My rating: 4 of 5 stars
Oh no! Vander Defoe, the inventor of the new transvection machine that’s going to save humanity, has been murdered! At least that’s how it appears. He goes to the hospital to have his appendix removed and the mechanical surgeon causes blood to start spurting out at the first incision and the human nurse helping out can’t save him. Since Vander is one of the president’s cabinet members (of extraterrestrial defense?), it’s important to get to the bottom of things. So the CIB is called in. The CIB stands for Computer Investigation Bureau, and their director is Carl Crader. His younger sidekick is Earl Jazine. They head from NYC to DC to meet with the president and be briefed by his assistant, Maarten Tromp. There are possible paths they could follow, but where to start? Crader decides to return to New York to look for a criminal who has escaped a prison on Venus named Euler Frost. He was in prison for murder and had been hooked up with a revolutionary group of people dedicated to eradicating the world of the computers and machines that have taken over society. He sends Earl to investigate Vander’s wife, Gretel, and his ex-parter — and one of her lovers — Hubert Ganger. Turns out they had talked about killing Vander just that day, only they don’t tell Earl that. They deny all knowledge. That path is taken away. Earl goes to interview the nurse, thinking she had to have been the murderer since everyone knows machines can’t murder, can’t make mistakes, can’t screw up. She denies everything, says everything went by the book. He interviews her doctor supervisor who stands up for her and the hospital, again saying it couldn’t have been the machine. What now?
But what is the transvection machine, you ask? It’s a device that transports anything and anyone from one place to another, whether it’s in a room, different cities, or possibly even different planets. Vander is the only one who knows how it works and he’s proven it works by transvecting a monkey from Boston to another city and by transvecting a Chinese girl from the US to India. The government is seriously interested in his machine, because if it can be proven to transport people between planets safely, then they can populate Venus and beat the Russo-Chinese at it, the country that is dominating Venusian populating. But there’s a dark secret behind the transvection machine.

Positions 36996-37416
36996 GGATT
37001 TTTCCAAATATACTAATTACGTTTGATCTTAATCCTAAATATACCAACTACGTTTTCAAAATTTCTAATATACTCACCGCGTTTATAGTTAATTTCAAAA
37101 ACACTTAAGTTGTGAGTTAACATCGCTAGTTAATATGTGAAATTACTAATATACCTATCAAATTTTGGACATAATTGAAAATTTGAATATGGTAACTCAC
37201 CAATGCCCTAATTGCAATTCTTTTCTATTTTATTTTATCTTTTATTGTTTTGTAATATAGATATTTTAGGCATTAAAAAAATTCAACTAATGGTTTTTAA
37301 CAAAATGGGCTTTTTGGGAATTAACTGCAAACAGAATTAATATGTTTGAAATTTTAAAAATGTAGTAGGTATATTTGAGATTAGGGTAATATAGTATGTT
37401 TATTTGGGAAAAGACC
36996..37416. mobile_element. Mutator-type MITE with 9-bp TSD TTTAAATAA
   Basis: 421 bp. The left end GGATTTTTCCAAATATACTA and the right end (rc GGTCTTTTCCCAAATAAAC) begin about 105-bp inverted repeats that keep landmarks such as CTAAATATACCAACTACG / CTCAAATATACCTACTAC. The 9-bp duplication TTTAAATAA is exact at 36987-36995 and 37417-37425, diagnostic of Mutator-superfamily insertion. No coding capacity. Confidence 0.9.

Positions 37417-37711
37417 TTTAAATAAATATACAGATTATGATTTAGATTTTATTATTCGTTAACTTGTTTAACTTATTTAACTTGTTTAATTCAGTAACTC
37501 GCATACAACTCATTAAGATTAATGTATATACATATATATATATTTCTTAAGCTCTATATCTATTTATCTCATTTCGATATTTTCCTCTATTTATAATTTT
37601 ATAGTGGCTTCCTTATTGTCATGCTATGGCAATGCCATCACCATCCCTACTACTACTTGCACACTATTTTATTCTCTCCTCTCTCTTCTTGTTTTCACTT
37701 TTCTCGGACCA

Crader is concerned about Frost, because apparently he escaped from Venus last week and could have made it back to earth in time to kill Vander. Turns out Frost is back. The author gives us the story from everyone’s vantage point throughout the novel, which is interesting, but at times a little irritating as well. And he does try to kill Vander, but his plot is foiled when one of his assistants appears and saves him from his unsuspecting death. A CIB researcher has found out that the revolutionary group Frost was a part of has actually grown during the time he was on Venus and is headquartered on a small Pacific island known for tourism. Crader decides to go there to look for Frost. On the way, he meets a minister and they strike up a friendship. The minister decides to stay on the island with him, so they can have a good time together. And that is his undoing. The minister is none other than the leader of HAND, this group, and he kidnaps Crader, but only to have him return to the president to relay a message to him, that Gloria Chang has gone over to their side. Crader does this and the message is meaningless to the president. But things are starting to make sense to Crader. And also to Earl. He sees the nurse creeping along the street by the new White House, seemingly hoping not to be found, and witnesses her meeting someone in a parking garage. The man she meets is the doctor. Earl confronts him and the doctor attacks him and escapes. Sometime later, the nurse re-enters the operating room to look at the machine, which couldn’t have done it, and is murdered. By whom? The machine again? Earl is at the hospital looking for her and encounters the doctor, who he confronts again. The doctor pleads innocence. Just then, Earl looks up and sees Vander’s ex-parter in hospital scrubs and takes off after him. Meanwhile, HAND is planning to destroy the computers at the Federal Medical Center, to spark a revolution against computers and technology everywhere. And Crader has had plenty of time to think about HAND’s motivations and has doubts about computers himself now.
And that’s all of the plot you’ll get from me! If you want to know who murdered Vander, if HAND succeeds in blowing up the Federal Medical Center, if a revolution is started, what happens to Frost, what happens to Crader, etc., you’ll have to get the book and read it yourself. It’s a very short book. I read it in a day. It’s an easy read too. The science is hogwash, but if you can get beyond that, it’s an enjoyable story. And Vander’s wife, soon to be ex, is a drug addled nympho, who’s pretty funny. My only real complaint about the book is that the author is SO anti-computer, SO anti-machine, SO anti-technology, that he beats it into your damn head virtually every damn page! It gets old very fast. Talk about beating a dead horse. And this is sci fi!!! I understand, however, that the author is actually a mystery writer, so maybe he was anti-technology. This was published many years ago. Who knows? It’s just damned annoying. Still, as a lightweight, escapist read, it’s fun. Somewhat recommended.
Scott C. Holstad is the poetry editor for Ray’s Road Review.